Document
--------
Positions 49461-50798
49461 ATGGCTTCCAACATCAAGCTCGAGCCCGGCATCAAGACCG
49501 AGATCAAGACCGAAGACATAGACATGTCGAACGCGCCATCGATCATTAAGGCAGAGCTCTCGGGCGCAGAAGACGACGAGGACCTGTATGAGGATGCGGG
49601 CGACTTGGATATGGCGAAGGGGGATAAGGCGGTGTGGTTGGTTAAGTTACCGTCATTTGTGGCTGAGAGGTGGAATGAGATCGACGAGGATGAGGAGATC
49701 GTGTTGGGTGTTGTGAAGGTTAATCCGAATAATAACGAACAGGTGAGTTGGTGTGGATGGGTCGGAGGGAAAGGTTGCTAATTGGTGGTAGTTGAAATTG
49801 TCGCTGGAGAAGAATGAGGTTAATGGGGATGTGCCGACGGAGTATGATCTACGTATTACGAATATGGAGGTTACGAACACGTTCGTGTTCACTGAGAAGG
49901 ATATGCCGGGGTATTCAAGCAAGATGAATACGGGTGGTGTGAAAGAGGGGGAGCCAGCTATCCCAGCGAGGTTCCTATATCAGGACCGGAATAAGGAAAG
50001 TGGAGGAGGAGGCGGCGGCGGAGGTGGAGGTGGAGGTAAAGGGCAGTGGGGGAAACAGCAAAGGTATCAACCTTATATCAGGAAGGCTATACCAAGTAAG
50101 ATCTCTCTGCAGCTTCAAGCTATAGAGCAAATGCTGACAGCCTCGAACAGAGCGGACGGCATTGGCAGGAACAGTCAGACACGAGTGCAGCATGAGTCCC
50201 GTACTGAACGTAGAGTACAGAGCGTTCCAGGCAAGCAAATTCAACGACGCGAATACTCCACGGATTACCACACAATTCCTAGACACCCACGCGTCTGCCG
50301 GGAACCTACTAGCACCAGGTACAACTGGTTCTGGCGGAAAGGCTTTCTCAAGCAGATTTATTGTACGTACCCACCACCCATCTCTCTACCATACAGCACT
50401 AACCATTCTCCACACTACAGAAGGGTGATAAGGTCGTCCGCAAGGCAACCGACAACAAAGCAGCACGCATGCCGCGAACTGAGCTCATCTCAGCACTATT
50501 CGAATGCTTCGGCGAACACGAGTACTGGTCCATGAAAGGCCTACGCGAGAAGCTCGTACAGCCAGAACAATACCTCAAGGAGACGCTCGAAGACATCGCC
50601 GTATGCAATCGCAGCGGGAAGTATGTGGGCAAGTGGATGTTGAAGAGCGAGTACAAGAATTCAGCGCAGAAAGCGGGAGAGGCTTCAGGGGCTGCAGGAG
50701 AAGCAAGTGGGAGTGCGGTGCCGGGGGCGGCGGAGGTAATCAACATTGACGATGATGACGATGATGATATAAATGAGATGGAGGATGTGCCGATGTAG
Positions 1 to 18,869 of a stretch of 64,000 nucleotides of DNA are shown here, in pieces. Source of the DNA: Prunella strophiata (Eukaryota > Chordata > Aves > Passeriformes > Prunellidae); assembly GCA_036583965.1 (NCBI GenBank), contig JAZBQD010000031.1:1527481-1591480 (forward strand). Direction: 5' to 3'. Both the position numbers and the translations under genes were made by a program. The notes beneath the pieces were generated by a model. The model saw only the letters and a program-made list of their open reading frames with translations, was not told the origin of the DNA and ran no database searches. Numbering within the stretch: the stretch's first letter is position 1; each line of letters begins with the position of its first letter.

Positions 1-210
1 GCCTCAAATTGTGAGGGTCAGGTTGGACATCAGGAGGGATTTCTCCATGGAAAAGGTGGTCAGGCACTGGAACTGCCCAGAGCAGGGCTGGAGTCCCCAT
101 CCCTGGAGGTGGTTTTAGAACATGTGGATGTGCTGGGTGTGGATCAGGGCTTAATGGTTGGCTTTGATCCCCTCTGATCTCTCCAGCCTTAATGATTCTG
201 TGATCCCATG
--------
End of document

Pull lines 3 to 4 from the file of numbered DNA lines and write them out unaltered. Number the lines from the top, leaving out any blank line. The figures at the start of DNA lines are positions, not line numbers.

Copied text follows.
49501 AGATCAAGACCGAAGACATAGACATGTCGAACGCGCCATCGATCATTAAGGCAGAGCTCTCGGGCGCAGAAGACGACGAGGACCTGTATGAGGATGCGGG
49601 CGACTTGGATATGGCGAAGGGGGATAAGGCGGTGTGGTTGGTTAAGTTACCGTCATTTGTGGCTGAGAGGTGGAATGAGATCGACGAGGATGAGGAGATC